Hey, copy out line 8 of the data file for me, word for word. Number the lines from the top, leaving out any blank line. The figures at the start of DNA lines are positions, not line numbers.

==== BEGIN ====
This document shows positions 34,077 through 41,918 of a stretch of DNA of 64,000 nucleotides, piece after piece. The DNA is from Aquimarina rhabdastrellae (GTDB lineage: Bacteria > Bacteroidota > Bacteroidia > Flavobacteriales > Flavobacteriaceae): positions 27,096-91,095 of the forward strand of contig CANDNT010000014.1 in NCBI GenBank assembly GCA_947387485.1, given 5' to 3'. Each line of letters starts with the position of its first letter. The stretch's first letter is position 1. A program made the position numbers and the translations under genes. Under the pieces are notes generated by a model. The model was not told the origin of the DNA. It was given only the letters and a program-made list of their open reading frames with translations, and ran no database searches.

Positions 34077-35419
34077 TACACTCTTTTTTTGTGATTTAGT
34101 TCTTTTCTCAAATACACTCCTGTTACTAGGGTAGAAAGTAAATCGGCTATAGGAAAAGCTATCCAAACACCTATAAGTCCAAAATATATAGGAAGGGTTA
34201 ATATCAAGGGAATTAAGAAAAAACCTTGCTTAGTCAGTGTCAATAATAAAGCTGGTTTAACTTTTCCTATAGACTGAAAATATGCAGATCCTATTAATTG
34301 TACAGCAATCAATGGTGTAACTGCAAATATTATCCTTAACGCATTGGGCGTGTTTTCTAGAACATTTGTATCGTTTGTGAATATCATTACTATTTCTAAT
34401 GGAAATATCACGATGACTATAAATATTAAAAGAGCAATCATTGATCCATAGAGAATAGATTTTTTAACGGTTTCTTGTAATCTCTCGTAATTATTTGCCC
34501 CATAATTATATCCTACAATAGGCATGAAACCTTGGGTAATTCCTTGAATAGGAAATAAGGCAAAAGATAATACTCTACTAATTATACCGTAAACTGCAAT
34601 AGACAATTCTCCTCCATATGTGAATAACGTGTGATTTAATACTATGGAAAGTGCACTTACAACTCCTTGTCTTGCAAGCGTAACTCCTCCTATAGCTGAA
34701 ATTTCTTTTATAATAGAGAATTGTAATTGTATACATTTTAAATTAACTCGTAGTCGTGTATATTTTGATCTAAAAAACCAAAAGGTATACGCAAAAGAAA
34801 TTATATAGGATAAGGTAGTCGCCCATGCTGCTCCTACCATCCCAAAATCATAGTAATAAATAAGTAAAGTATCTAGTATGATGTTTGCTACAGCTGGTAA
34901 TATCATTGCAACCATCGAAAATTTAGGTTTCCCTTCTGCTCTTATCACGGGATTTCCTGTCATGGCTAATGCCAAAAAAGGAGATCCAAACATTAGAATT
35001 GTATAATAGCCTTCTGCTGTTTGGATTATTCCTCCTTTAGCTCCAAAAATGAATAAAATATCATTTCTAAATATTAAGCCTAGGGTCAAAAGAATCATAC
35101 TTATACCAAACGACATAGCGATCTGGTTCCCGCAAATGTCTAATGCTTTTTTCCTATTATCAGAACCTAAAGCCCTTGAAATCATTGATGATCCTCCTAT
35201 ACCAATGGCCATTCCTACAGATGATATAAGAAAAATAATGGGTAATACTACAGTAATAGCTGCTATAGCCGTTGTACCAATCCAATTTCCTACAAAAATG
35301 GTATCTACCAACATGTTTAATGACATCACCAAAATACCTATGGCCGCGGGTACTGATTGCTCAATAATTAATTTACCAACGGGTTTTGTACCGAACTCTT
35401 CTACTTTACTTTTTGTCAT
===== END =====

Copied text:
34501 CATAATTATATCCTACAATAGGCATGAAACCTTGGGTAATTCCTTGAATAGGAAATAAGGCAAAAGATAATACTCTACTAATTATACCGTAAACTGCAAT